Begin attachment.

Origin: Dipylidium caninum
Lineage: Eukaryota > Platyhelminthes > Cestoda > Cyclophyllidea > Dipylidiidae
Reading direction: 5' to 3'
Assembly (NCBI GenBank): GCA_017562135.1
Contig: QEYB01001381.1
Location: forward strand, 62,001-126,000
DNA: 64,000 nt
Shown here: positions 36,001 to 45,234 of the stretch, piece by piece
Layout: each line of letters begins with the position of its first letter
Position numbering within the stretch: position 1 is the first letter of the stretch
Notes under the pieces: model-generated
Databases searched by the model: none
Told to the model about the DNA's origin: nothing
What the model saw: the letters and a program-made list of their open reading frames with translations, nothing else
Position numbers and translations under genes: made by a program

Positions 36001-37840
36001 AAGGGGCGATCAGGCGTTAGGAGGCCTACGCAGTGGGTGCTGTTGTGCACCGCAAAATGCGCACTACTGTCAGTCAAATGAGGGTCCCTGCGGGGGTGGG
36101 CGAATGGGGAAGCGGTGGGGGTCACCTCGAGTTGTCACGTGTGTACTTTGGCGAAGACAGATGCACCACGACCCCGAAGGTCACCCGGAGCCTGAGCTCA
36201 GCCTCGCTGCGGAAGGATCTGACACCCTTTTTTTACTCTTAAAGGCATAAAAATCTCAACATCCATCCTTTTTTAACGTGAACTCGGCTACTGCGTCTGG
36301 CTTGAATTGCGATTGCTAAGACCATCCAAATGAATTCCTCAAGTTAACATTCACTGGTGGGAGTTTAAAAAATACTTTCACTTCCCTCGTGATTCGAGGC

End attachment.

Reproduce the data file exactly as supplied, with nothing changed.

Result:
Origin: Dipylidium caninum
Lineage: Eukaryota > Platyhelminthes > Cestoda > Cyclophyllidea > Dipylidiidae
Reading direction: 5' to 3'
Assembly (NCBI GenBank): GCA_017562135.1
Contig: QEYB01001381.1
Location: forward strand, 62,001-126,000
DNA: 64,000 nt
Shown here: positions 36,001 to 45,234 of the stretch, piece by piece
Layout: each line of letters begins with the position of its first letter
Position numbering within the stretch: position 1 is the first letter of the stretch
Notes under the pieces: model-generated
Databases searched by the model: none
Told to the model about the DNA's origin: nothing
What the model saw: the letters and a program-made list of their open reading frames with translations, nothing else
Position numbers and translations under genes: made by a program

Positions 36001-37840
36001 AAGGGGCGATCAGGCGTTAGGAGGCCTACGCAGTGGGTGCTGTTGTGCACCGCAAAATGCGCACTACTGTCAGTCAAATGAGGGTCCCTGCGGGGGTGGG
36101 CGAATGGGGAAGCGGTGGGGGTCACCTCGAGTTGTCACGTGTGTACTTTGGCGAAGACAGATGCACCACGACCCCGAAGGTCACCCGGAGCCTGAGCTCA
36201 GCCTCGCTGCGGAAGGATCTGACACCCTTTTTTTACTCTTAAAGGCATAAAAATCTCAACATCCATCCTTTTTTAACGTGAACTCGGCTACTGCGTCTGG
36301 CTTGAATTGCGATTGCTAAGACCATCCAAATGAATTCCTCAAGTTAACATTCACTGGTGGGAGTTTAAAAAATACTTTCACTTCCCTCGTGATTCGAGGC